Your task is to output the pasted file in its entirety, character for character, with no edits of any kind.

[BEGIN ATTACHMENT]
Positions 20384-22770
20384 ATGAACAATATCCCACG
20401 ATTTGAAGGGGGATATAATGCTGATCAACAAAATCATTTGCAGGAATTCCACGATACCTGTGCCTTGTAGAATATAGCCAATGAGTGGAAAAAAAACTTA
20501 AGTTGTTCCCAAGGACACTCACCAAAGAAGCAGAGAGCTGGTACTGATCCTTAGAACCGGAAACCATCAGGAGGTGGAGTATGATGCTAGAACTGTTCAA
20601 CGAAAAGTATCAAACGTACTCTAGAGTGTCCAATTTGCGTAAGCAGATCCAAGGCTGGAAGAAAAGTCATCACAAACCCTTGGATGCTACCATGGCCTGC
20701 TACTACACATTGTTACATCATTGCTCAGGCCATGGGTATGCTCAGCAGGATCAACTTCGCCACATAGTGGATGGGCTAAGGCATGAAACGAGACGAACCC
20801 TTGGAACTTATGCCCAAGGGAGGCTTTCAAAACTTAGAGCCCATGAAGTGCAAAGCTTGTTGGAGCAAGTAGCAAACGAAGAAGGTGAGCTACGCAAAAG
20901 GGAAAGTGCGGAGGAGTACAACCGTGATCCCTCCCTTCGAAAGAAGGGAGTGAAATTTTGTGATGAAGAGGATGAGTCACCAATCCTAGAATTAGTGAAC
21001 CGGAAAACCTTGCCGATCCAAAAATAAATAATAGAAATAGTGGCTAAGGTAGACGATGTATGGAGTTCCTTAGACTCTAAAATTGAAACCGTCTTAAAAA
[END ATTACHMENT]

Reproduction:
Positions 20384-22770
20384 ATGAACAATATCCCACG
20401 ATTTGAAGGGGGATATAATGCTGATCAACAAAATCATTTGCAGGAATTCCACGATACCTGTGCCTTGTAGAATATAGCCAATGAGTGGAAAAAAAACTTA
20501 AGTTGTTCCCAAGGACACTCACCAAAGAAGCAGAGAGCTGGTACTGATCCTTAGAACCGGAAACCATCAGGAGGTGGAGTATGATGCTAGAACTGTTCAA
20601 CGAAAAGTATCAAACGTACTCTAGAGTGTCCAATTTGCGTAAGCAGATCCAAGGCTGGAAGAAAAGTCATCACAAACCCTTGGATGCTACCATGGCCTGC
20701 TACTACACATTGTTACATCATTGCTCAGGCCATGGGTATGCTCAGCAGGATCAACTTCGCCACATAGTGGATGGGCTAAGGCATGAAACGAGACGAACCC
20801 TTGGAACTTATGCCCAAGGGAGGCTTTCAAAACTTAGAGCCCATGAAGTGCAAAGCTTGTTGGAGCAAGTAGCAAACGAAGAAGGTGAGCTACGCAAAAG
20901 GGAAAGTGCGGAGGAGTACAACCGTGATCCCTCCCTTCGAAAGAAGGGAGTGAAATTTTGTGATGAAGAGGATGAGTCACCAATCCTAGAATTAGTGAAC
21001 CGGAAAACCTTGCCGATCCAAAAATAAATAATAGAAATAGTGGCTAAGGTAGACGATGTATGGAGTTCCTTAGACTCTAAAATTGAAACCGTCTTAAAAA